Last week Saint Paul tried to teach us in his letters that we are no longer condemned by the law but are in fact justified by faith though the blood of the cross. This week he complains that though he is not condemned by the law, he is still beset with evil and with evil habits that continually well up in his soul, and like all of us, he tends to do the evil he would rather not do and forgoes the good his spirit longs to do. And so, it is left to us to contemplate this and wonder to ourselves just why this is the case.
To explain this, we need to understand that all of us, from the highest, holiest prophet, down to the most wretched miserable soul among us seeks personal comfort over all things. We all seek comfort in food, shelter, love, warmth and security. We need to know that these comforts that we all seek are not evil and in fact are among the greatest blessings God can give us. Sometimes though, this comfort that we seek becomes an intense desire and then occasionally may become an overwhelming driving force in our lives that can become hurtful to ourselves and to others around us. We call these overwhelming desires for comfort at all cost, addictions and it happens to many of us as in addictions to drugs, sex, food, material things and alcohol, to name a few.
To understand how something like a God given gift, very good and pleasing can turn to become something evil and self-destructive in our lives is the challenge for us today, as all of us have faced this problem in one way or another in the past and some may face it again in the future, because none of us are immune to the effect of evil in our lives.
Years ago, before Barbara and I were married, we started to set up a house we were going to rent when we got married. One the main items we needed was a mattress and so we went out looking at mattresses and box springs. Going from a comfortable single bed at our parent’s house to a new double mattress took some doing for both of us. There were many a sleepless night, but finally we both got used to it and slept well on that mattress for many years. And as the years unfolded, that mattress became even better and better as it got broken in almost to the point where we didn’t want to get up in the morning. As more years rolled by that mattress became increasingly conformed to our bodies until one day it had so enveloped us that it was difficult to get up out of bed, and when we did, we found that our backs and necks ached and we began to wonder why we were tired all the time and hurt so. It wasn’t too long after that we figured out that it was time for a new mattress, and so we went out shopping again.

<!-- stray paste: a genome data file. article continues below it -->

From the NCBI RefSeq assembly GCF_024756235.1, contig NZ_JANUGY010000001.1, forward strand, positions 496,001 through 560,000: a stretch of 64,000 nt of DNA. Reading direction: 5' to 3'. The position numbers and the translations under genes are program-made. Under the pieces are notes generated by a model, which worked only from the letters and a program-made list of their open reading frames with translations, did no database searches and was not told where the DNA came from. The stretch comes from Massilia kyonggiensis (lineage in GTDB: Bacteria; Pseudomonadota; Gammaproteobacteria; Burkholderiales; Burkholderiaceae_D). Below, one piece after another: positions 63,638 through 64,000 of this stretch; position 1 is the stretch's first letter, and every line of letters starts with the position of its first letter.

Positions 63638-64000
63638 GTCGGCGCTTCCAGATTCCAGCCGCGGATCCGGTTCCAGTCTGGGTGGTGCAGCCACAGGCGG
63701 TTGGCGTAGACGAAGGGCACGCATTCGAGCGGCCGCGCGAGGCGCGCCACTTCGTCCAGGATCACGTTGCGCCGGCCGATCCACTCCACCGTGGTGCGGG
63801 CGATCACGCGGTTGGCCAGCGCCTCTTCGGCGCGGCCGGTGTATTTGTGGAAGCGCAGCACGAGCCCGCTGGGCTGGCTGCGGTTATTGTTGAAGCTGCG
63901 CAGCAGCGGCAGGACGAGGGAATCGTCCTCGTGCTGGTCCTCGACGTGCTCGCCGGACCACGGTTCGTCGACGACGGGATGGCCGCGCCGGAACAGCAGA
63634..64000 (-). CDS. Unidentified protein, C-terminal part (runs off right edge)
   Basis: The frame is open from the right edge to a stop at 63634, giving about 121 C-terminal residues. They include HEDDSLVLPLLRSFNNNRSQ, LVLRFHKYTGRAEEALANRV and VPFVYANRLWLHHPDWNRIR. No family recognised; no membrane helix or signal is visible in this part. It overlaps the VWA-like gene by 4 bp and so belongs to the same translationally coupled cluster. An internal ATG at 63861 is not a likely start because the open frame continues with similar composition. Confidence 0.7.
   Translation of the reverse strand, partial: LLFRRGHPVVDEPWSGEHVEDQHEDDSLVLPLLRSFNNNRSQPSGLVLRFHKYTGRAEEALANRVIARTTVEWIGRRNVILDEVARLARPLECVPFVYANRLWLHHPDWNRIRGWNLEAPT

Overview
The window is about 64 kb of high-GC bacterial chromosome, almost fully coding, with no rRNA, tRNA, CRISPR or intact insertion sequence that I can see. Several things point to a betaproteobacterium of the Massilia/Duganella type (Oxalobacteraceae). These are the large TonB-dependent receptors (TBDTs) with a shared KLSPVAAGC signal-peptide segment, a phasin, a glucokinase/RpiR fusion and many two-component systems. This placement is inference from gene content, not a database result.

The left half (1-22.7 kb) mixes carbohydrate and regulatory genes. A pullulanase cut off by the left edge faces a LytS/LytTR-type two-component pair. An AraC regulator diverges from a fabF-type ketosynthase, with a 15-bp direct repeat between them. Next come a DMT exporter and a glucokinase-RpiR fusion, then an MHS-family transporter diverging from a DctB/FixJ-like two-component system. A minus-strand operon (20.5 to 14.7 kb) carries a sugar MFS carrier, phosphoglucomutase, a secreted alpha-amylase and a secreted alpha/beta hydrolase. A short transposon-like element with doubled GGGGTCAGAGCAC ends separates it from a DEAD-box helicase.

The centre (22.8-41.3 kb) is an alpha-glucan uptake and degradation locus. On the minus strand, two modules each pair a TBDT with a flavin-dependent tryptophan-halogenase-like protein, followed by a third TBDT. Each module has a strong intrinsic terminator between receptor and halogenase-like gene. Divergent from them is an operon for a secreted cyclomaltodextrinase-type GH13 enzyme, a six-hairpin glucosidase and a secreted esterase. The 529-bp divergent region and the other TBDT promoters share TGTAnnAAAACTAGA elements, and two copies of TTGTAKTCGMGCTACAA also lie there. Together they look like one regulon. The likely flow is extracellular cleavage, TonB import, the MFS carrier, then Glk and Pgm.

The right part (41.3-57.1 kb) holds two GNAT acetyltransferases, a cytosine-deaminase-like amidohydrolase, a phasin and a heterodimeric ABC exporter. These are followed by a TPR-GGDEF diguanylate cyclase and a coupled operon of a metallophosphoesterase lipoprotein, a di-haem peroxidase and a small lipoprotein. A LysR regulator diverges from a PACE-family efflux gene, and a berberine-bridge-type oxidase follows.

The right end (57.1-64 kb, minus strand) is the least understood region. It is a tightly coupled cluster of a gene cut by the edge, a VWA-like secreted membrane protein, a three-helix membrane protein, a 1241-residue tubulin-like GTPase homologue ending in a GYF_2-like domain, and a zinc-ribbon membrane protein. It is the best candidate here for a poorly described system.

That night the new mattress was switched out for the old one. We got into bed – lay there for a few minutes and then Barbara said to me – “Umm, I think I want the old mattress back – it fits me and I’ll never be able to get used to this” . . . but of course we did get used to it but the change to a new mattress was painful at first until we got used to a comfortable bed again.
What I am trying to relay to you this morning is that all of God’s gifts are good and right for us and give us comfort and joy. Things like wine and spirits, dancing and sex, banquets and merriment, things that have been historically looked down on by religious society for the evil that they sometimes spawn are indeed good things. But as time goes on, and we become more and more accustomed and attracted to these things, they tend to take hold of us and we find it more and more difficult to do without them, until unfortunately, we wake up one morning to find that we need them, not because we want them, but because they own us, very much like an old mattress that has completely encompassed round about us.
And so like many in groups like alcoholics anonymous and narcotics anonymous, we are forced to admit the truth, that we have no power to control our own behavior – and so we do what we don’t want to do even as we know we should not.
But what about all those who refuse to admit a problem? How do they justify it? Do they like Paul say to themselves . . . “For I do not do the good I want, but the evil I do not want is what I do. Now if I do what I do not want, it is no longer I that do it, but sin that dwells within me.” . . . Or do we say . . . “I want it,” “I am going to get it,” and “I don’t care what you or anyone else says.”
There is a story I once read of a man’s daughter who was three-years-old and enjoying a snowy, wintry day when she discovered that snow was great for both sledding and eating. When the man’s wife saw her eating the snow, she told her that snow was not for eating and that she needed to stop.
That night the daughter added this to her prayer before she went to bed: she prayed “And Jesus, is it okay if I eat snow?” Immediately her eyes opened wide, and she said “Mommy, Jesus said YES!”